The Working Group presents The Changing Face of HIV: Toward an Intersectional Understanding of Race and HIV in the South at Vanderbilt's
"The Politics of Health in the U.S. South" Conference
March 17-18, 2016
Vanderbilt University, Nashville, TN
Jennifer Singh, Manu Platt, Anne Pollock, Emily Pingel, Ryan Gibson, Abigail Sewell, and Lewis Wheaton
Five members of the Georgia Tech-based Atlanta area Working Group on Race and Racism in Contemporary Biomedicine attended a conference called “The Politics of Health in the U.S. South” at Vanderbilt University in Nashville, TN, on March 17-18, 2016. It was a two-day conference comprised of faculty, graduate students, activists, and policy makers from around the region and the country. Its conference presentation there was the first outward-facing research product of the Working Group, which draws together faculty and graduate students at Georgia Tech, Emory, and Spelman in ongoing interdisciplinary conversations, supported by the Georgia Tech Provost, through the Georgia Tech Fund for Innovation in Research and Education (GT-FIRE).
Georgia Tech faculty attendees included Manu Platt, Associate Professor of Biomedical Engineering; Anne Pollock, Associate Professor of Literature, Media, and Communication; and Jennifer Singh, Assistant Professor in the School of History and Sociology. Two Emory University PhD Students in Sociology also attended: Emily Pingel and Ryan Gibson. The remaining three coauthors of the Working Group’s conference paper were Melissa Creary, PhD Student in Emory’s Institute for Liberal Arts; Abigail Sewell, Assistant Professor of Sociology at Emory; and Lewis Wheaton, Associate Professor of Applied Physiology at Georgia Tech.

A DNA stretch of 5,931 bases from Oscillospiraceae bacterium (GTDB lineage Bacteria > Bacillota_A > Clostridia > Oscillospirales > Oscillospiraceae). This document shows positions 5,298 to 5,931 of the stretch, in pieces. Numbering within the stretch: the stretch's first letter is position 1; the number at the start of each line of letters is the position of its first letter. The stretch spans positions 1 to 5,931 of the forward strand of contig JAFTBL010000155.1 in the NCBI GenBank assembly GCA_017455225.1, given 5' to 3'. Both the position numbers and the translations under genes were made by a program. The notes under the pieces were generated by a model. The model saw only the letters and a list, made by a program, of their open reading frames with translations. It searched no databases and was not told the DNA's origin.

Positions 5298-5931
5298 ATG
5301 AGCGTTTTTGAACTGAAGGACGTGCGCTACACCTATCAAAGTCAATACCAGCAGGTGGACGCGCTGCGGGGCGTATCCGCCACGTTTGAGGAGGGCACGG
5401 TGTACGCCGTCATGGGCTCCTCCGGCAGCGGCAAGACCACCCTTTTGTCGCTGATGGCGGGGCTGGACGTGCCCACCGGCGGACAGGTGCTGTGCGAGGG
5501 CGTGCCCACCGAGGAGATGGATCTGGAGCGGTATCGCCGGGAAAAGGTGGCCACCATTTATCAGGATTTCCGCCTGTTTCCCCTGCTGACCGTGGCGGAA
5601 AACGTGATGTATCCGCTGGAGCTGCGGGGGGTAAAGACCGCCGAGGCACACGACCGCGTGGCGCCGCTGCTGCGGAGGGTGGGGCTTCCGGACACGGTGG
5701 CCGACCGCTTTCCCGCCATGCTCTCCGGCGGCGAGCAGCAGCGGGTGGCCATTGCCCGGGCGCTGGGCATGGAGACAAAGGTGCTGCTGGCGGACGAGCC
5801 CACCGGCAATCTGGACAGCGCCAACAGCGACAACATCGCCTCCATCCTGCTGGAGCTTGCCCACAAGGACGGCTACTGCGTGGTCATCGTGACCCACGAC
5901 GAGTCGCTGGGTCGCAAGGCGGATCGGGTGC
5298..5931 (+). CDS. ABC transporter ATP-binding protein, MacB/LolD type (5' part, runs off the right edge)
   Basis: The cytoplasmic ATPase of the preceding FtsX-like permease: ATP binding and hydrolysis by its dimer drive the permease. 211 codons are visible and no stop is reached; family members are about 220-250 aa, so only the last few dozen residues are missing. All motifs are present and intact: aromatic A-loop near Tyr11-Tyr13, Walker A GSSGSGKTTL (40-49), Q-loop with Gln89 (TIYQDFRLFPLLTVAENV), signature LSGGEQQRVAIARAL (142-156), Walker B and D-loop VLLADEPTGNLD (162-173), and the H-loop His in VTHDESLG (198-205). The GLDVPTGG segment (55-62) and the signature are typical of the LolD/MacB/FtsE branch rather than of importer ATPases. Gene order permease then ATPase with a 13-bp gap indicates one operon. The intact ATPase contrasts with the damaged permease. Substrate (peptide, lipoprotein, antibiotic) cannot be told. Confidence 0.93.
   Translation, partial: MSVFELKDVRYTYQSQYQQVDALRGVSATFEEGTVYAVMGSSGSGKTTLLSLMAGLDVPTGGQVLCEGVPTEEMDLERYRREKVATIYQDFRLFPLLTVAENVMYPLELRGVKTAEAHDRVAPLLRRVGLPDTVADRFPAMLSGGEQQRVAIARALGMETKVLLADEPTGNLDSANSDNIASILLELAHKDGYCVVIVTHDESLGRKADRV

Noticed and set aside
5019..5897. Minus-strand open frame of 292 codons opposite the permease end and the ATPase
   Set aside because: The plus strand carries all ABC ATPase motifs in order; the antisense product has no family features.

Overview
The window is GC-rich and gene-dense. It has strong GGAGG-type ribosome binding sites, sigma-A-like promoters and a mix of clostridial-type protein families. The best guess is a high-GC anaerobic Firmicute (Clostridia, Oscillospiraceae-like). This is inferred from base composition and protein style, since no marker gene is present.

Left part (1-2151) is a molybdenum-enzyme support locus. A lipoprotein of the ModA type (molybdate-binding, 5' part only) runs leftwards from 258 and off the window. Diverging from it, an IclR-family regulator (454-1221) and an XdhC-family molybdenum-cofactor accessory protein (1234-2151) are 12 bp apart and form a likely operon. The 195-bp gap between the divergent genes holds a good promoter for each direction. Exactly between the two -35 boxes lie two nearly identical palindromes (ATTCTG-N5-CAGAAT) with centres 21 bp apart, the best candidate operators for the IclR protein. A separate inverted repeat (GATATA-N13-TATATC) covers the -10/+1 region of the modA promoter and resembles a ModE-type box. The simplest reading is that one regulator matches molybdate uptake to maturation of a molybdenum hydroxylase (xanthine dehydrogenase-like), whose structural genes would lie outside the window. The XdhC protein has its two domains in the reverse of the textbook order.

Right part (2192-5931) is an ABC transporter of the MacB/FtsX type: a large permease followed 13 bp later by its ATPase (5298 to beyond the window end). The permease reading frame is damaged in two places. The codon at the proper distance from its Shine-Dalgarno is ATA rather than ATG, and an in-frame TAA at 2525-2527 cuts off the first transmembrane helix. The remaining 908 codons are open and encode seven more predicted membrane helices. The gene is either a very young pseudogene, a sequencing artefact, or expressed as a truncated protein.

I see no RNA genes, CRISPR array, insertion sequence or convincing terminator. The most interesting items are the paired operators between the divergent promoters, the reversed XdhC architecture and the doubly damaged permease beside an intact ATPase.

Dr. Singh presented the Working Group’s paper, titled “The Changing Face of HIV: Toward an Intersectional Understanding of Race and HIV in the South,” which was on a panel exploring Intersectional Research in the South. “Intersectionality” is a concept used to describe research approaches that attend to how different categories such as race, social class, sexuality, and gender are interconnected rather than additive, and analyzes how those intersections shape lived experiences. The Working Group’s paper highlighted how intersecting identities in the context of structural inequality create challenges for adequately addressing the needs of those at highest risk of HIV.
A highlight of the conference was the keynote speaker, Melissa Harris-Perry, a professor at Wake Forest University and former MSNBC television host, whose presentation encompassed all the themes of the conference: politics, health, and the U.S. South. It was both sharply analytical and emotionally moving, making evocative connections between historical events and current crises. The conference also offered a venue to meet scholars conducting cutting-edge interdisciplinary research; relationships that will provide the basis to develop future collaborations and events at Georgia Tech.